Abstract

  1. Fanconi anemia (FA) is an autosomal recessive disorder that is characterized clinically by diverse congenital abnormalities and a predisposition to bone marrow failure and malignancy, particularly acute myelogenous leukemia (AML). FA patients exhibit extreme clinical heterogeneity and may have abnormalities in any major organ system. It is recognized that the FA phenotype is so variable, with considerable overlap with the phenotypes of a variety of genetic and nongenetic diseases, that diagnosis on the basis of clinical manifestations alone is difficult.

  2. FA is found in all races and ethnic groups and has been widely reported to have a carrier frequency of 1 in 300. This estimate was based on the incidence of affected individuals before the full spectrum of the FA phenotype was recognized. The true gene frequency is likely to be considerably higher than this; a low estimate would result from an incomplete ascertainment of cases before the widespread application of chromosomal breakage tests for FA diagnosis. Up to 0.5 percent of the general population may be heterozygous at an FA locus.

  3. Hypersensitivity of FA cells to the clastogenic (chromosome-breaking) effect of crosslinking agents provides a unique cellular marker for the disorder. This is used as a diagnostic criterion because of the difficulty of diagnosing FA on the basis of clinical manifestations alone. Comparative studies have led to the choice of diepoxybutane (DEB) as the agent most widely used for FA diagnosis. The crosslinking test can be used to identify preanemic patients as well as patients with aplastic anemia or leukemia who may or may not have the physical stigmata associated with FA.

  4. The hypersensitivity of FA cells to crosslinking agents has been used to assess complementation in somatic cell hybrids. Complementation groups usually are considered to represent distinct disease genes, and for FA, at least four groups (A, C, D, and G) represent distinct genes. The first FA gene isolated by expression cloning methodology (FANCC, alias FAC) mapped to chromosome 9q22.3 by in situ hybridization. FANCA (alias FAA) was mapped by linkage of the disease in FA-A families to microsatellite markers positioned close to the telomere of chromosome 16 (16q24.3). FANCD (alias FAD) was mapped to 3p22-26 by microcell-mediated chromosome transfer. FANCG (alias FAG) is identical with the previously isolated human gene XRCC9, which was mapped to 9p13. Considerable variability in the prevalence of the different complementation groups has been observed among various ethnic groups. Overall, FA-A is the most prevalent group, accounting for 60 to 65 percent of all FA cases.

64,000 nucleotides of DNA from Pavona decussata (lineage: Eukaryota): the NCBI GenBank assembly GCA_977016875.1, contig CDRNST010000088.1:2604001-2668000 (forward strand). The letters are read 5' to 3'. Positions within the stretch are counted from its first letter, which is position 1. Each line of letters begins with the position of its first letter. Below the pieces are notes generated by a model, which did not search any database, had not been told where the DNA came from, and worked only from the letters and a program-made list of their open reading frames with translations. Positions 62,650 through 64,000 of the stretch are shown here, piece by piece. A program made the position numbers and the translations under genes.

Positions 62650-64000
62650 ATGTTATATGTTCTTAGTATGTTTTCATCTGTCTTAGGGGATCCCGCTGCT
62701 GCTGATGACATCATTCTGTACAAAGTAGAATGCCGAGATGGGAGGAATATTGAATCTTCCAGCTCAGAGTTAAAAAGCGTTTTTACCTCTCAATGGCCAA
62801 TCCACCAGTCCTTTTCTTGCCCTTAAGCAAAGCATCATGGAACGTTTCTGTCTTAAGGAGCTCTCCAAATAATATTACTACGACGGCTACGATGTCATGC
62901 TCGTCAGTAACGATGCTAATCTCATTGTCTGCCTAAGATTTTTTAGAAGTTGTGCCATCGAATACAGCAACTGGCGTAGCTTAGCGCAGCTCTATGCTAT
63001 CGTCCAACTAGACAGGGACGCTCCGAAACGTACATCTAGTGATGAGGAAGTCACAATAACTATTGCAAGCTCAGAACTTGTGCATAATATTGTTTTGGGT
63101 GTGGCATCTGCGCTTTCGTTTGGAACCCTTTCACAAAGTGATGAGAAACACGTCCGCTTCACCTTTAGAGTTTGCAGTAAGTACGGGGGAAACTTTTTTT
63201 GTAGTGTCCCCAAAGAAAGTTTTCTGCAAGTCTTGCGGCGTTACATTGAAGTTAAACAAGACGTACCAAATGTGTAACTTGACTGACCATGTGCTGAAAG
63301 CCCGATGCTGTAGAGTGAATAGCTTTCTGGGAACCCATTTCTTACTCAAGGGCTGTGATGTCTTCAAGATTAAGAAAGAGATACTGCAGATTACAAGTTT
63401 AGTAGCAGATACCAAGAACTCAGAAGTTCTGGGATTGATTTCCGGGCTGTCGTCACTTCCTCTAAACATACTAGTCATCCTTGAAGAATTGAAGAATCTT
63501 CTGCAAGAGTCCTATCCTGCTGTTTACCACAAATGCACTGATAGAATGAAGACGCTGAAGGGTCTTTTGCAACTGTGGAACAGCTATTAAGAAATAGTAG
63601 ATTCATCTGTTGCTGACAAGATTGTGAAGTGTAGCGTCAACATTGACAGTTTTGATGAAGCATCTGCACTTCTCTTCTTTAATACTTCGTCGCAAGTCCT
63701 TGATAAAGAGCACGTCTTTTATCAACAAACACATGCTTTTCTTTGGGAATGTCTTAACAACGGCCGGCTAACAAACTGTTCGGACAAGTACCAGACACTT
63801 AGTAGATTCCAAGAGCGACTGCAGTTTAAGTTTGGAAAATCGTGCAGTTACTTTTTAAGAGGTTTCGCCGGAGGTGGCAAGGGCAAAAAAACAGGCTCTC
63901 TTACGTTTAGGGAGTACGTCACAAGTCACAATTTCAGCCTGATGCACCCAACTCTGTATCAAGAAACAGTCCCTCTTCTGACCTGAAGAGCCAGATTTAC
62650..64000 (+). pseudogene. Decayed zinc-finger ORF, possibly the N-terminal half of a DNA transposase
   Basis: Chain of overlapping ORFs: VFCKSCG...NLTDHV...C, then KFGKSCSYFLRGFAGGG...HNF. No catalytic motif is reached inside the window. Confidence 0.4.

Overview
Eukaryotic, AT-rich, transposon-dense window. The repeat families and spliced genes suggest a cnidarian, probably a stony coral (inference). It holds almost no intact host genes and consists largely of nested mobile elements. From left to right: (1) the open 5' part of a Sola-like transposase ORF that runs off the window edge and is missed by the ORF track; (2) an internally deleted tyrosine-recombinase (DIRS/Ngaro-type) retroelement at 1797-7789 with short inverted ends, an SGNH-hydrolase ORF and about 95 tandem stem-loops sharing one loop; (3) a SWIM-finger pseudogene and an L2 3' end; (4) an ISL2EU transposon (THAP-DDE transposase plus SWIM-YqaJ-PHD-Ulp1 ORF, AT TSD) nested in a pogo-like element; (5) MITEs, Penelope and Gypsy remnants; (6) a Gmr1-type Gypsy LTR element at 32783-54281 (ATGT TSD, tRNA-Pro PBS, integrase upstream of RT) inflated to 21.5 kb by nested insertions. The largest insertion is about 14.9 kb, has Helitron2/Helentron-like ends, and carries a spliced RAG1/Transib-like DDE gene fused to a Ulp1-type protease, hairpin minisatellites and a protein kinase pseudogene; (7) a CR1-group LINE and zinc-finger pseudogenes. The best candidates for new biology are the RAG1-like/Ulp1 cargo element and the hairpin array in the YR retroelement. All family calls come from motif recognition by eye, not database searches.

5. A cDNA expression cloning procedure was adapted and used successfully to clone the gene defective in FA-C cells (FANCC). The FANCC coding region contains 14 exons and leads to a predicted protein of 558 amino acids. The predicted structure of FANCC does not resemble that of any known protein and has no obvious functional domains. The protein is found primarily in the cytoplasm, although approximately 10 percent is in the nucleus. FANCC appears to play a direct role in protecting cells against the damage produced by crosslinking agents.

  6. Homologous recombination in embryonic stem (ES) cells has been used to target the endogenous Fancc locus, with the consequent removal of exon 8 or exon 9. These cells have been used to derive strains of mice (Fancc−/−) in which no active Fancc protein is produced. The mutant mice show the characteristic FA sensitivity to crosslinkers but do not demonstrate any morphologic or hematopoietic phenotypes up to 1 year of age. In addition to the cellular sensitivity, the principal phenotype of Fancc−/− mice is decreased fertility of both male and female animals. This phenotype appears to be a more severe version of similar disease-related complications in FA patients.

  7. FANCA was cloned by two parallel approaches. One was essentially the same as that used to clone FANCC. A cDNA clone was identified that corrected the crosslink hypersensitivity of FA-A cells but not that of FA-C cells. FANCA also was identified through positional cloning of the 16q24.3 region. The defective gene was identified by fine mapping, contig isolation, and exon trapping. FANCA codes for a predicted protein of 1455 amino acids that has no strong homologies to known proteins. On the basis of a predicted nuclear localization signal, the protein may be localized to the nucleus. The gene contains 43 exons spanning approximately 80 kb. More than 70 mutations in FANCA have been described worldwide. The heterogeneity of the mutation spectrum and the frequency of intragenic deletions present a considerable challenge for the molecular diagnosis of FA-A.

  8. A cDNA representing the FA-G gene FANCG was isolated from the same expression library used for the functional cloning of FANCC and FANCA. The 2.5-kb complementing cDNA was identified as identical to human XRCC9, a novel gene defined by its capacity to partially complement the MMC-sensitive Chinese hamster mutant UV40. The encoded FAG/XRCC9 protein has no sequence similarities to any other known protein, including FAA and FAC, and has no functional motifs.

  9. Transplantation with hematopoietic stem cells from bone marrow or umbilical cord blood currently offers the only possibility for a cure for bone marrow failure in FA as well as a possible cure for or prevention of leukemia. Recent analyses of HLA-matched sibling transplants show that increased survival is associated with younger age, less severe hematologic disease, and absence of malignant transformation.

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